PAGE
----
Randi and Brian Schwartz Family Cancer Immunotherapy and Cell Manipulation Facility
This state-of-the-art laboratory expands BIDMC’s clinical research capacity with the goal of accelerating the delivery of new immunotherapies to patients with cancer. The Center also serves as a manufacturing facility in which BIDMC's physician-scientists produce innovative immune-based treatments, including a promising experimental therapeutic vaccine against several forms of blood cancer.
To ensure the production of safe and effective therapeutic anti-cancer vaccines, the 3,400 square foot suite features three tissue culture rooms comprising 1,900 square feet of clean space designed to achieve "Good Manufacturing Practice" specifications.
Cancer Vaccine Manufacturing Step by Step
Our Center manufactures experimental therapeutics to treat several forms of blood cancer, including acute myeloid leukemia and multiple myeloma. The vaccines created here stimulate the patient’s immune system to eliminate the disease. Many patients who have received cancer vaccines made at BIDMC are still in remission several years later. See the step-by-step manufacturing process below.
Tumor Cell Collection
In the Shapiro 7 clinic, tumor cells are collected through either a bone marrow aspiration or a blood draw (shown here).
The Process Begins
The patient’s blood or bone marrow is drawn into several syringes and prepared for transport to the hospital’s Schwartz Family Center Immunotherapy and Cell Manipulation Facility, where the vaccine will be made.
Isolation of the Tumor Cells
Schwartz Center lab techs place the bone marrow or blood specimens in a centrifuge. The spinning motion separates the marrow or blood into constituent parts, so the tumor calls can be isolated and stored.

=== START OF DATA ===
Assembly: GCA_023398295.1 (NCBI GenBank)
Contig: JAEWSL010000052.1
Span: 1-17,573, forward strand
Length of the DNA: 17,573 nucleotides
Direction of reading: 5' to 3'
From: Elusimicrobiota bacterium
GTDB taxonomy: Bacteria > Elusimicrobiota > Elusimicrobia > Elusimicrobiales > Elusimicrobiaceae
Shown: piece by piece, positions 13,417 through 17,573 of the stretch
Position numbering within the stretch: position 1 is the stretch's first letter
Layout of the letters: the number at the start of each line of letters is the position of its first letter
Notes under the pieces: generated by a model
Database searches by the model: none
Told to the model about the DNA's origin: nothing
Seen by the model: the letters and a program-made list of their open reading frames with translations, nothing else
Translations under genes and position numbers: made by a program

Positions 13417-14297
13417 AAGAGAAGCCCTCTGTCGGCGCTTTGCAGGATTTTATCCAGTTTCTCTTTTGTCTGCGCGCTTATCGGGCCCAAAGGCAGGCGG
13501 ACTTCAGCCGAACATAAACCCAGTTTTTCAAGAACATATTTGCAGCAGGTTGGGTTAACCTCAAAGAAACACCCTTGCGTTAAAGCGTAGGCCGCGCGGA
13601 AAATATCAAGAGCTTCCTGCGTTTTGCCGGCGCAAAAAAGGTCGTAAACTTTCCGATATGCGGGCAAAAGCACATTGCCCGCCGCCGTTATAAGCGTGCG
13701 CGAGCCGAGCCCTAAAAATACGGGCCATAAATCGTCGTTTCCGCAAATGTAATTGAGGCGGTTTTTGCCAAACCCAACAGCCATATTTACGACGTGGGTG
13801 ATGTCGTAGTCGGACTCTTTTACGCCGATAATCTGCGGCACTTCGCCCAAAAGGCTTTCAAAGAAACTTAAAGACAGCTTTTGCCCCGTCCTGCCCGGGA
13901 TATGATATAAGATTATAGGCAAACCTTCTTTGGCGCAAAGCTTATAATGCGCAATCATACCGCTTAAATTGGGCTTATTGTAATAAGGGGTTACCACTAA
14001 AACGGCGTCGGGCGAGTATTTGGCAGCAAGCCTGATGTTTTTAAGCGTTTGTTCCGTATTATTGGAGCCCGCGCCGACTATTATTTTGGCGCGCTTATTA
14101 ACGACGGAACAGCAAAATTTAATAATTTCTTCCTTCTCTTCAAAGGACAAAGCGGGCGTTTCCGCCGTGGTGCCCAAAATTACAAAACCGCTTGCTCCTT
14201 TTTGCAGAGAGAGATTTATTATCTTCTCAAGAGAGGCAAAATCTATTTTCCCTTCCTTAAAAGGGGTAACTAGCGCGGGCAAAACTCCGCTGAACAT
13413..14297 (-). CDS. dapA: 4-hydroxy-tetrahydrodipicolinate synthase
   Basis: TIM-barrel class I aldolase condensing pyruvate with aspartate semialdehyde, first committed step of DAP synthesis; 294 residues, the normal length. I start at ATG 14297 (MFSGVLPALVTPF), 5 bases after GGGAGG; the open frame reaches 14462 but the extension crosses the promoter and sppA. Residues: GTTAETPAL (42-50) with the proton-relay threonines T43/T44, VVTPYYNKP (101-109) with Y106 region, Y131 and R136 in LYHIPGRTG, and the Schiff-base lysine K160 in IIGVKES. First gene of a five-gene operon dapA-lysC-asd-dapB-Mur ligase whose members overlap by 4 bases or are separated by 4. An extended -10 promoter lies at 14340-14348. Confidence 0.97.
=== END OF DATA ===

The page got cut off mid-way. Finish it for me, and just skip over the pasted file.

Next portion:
Techs place the isolated tumor cells in vials and freeze them in liquid nitrogen freezers.
The patient receives standard of care treatment (usually chemotherapy).
Healthy Cell Collection
In the apheresis unit, tumor-free blood is removed from the patient through one arm. A centrifuge in the apheresis machine separates the blood into parts.
Healthy mononuclear blood cells are retained and the remainder of the blood is returned to the patient through the other arm.
Dendritic Cell Maturation
The healthy mononuclear cells are sent to the lab and plated in flasks. Techs add factors that mature them into dendritic cells.
Tumor cells are fused with dendritic cells to make the vaccine. Doctors review the stained cells for quality and fusion efficiency. In the image, the blue cells are dendritic cells, red are tumor cells and blue/red combinations (upper right) are vaccine cells. The fused cells are irradiated to prevent proliferation of the tumor cells, and frozen until needed.
Once the patient has completed all standard of care treatment and is ready to receive vaccinations, vials of fused cells are thawed and taken to the outpatient clinic where they are delivered to the body through injection in the thigh. Typically, an acute myeloid leukemia patient receives three vaccinations that are given at monthly intervals.
The goal of vaccination is to stimulate the immune system to recognize and eradicate residual disease, and prevent disease relapse. After participating in clinical trials led by BIDMC, many acute myeloid leukemia and multiple myeloma patients are still in remission several years after receiving vaccination.